Not to do with quotas, but through training benchmarking where good etc are so profile remains same. Rationale is we didn’t want to raise bar on good and change focus at the same time. But of course within that schools will move up/down in line with new framework.— Luke Tryl (@LukeTryl) January 9, 2019
He added: “Over time if we see a significant improvement or, and we hope we do not see this, a significant deterioration in schools then we will report on that but what we are saying is that there shouldn’t be a significant change as a result of the transition to a new inspection framework.”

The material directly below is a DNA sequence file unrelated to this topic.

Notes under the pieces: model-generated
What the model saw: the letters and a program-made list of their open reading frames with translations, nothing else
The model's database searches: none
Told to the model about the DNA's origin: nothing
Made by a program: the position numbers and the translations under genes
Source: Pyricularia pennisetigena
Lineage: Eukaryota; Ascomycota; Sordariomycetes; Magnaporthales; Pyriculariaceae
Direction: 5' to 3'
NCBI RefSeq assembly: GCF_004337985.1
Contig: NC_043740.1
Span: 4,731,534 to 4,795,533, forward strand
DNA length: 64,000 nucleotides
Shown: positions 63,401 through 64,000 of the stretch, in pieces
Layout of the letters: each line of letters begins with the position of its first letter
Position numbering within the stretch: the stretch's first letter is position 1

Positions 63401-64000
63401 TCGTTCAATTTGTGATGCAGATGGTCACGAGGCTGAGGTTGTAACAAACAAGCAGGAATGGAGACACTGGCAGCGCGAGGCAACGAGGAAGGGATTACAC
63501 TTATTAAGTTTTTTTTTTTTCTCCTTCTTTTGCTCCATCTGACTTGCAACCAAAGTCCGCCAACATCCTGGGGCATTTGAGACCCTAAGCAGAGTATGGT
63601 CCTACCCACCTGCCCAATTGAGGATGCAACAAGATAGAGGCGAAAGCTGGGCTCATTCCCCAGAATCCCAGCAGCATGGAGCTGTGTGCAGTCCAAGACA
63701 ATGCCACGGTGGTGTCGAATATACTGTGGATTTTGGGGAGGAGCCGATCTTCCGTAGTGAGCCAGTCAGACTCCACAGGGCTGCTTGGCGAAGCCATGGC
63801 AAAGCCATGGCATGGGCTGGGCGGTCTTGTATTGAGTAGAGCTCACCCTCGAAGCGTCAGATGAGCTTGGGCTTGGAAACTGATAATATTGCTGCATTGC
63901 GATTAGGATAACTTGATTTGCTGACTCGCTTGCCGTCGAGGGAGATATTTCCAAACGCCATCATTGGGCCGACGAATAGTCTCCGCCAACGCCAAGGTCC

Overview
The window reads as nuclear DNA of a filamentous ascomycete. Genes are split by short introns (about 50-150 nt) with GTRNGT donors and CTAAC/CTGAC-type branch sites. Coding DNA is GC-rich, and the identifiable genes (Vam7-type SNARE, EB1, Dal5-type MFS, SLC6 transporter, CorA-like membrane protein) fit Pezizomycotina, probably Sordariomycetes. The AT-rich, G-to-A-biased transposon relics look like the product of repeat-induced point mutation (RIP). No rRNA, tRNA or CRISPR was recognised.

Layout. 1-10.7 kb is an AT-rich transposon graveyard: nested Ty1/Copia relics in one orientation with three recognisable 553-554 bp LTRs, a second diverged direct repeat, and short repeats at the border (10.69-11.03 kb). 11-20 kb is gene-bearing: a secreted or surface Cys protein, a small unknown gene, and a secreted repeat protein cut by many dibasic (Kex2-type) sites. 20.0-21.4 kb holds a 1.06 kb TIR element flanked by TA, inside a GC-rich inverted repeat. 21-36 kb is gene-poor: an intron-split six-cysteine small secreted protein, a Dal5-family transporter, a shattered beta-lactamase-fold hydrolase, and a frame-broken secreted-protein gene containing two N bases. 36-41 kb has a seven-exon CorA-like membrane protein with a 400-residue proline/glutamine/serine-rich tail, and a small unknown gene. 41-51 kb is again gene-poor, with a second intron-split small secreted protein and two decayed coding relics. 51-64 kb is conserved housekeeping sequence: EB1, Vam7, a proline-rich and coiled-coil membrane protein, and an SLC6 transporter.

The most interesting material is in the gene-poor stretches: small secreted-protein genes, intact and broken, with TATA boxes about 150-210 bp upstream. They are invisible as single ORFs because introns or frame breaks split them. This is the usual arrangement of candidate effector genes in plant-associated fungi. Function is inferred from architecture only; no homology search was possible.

However, Nick Brook, the deputy general secretary of the NAHT headteachers' union has questioned whether Ofsted should be trying to predetermine the overall spread of inspection results.
He said: “Some leaders may take comfort from hearing that the proportion of schools to be judged good or better will not change between frameworks, however, this does beg some bigger questions about inspection itself.
"Inspection should surely be a criterion-based activity. To put it simply, Ofsted will set out their view of what a good school looks like within the framework and handbook and inspection then determines how many schools meet those criteria.
"It seems odd to say the least to suggest that the proportion of schools that will be judged as good under a brand new framework has in some way been pre-determined.
"If you change the rules of the game, you might reasonably expect results to change, too."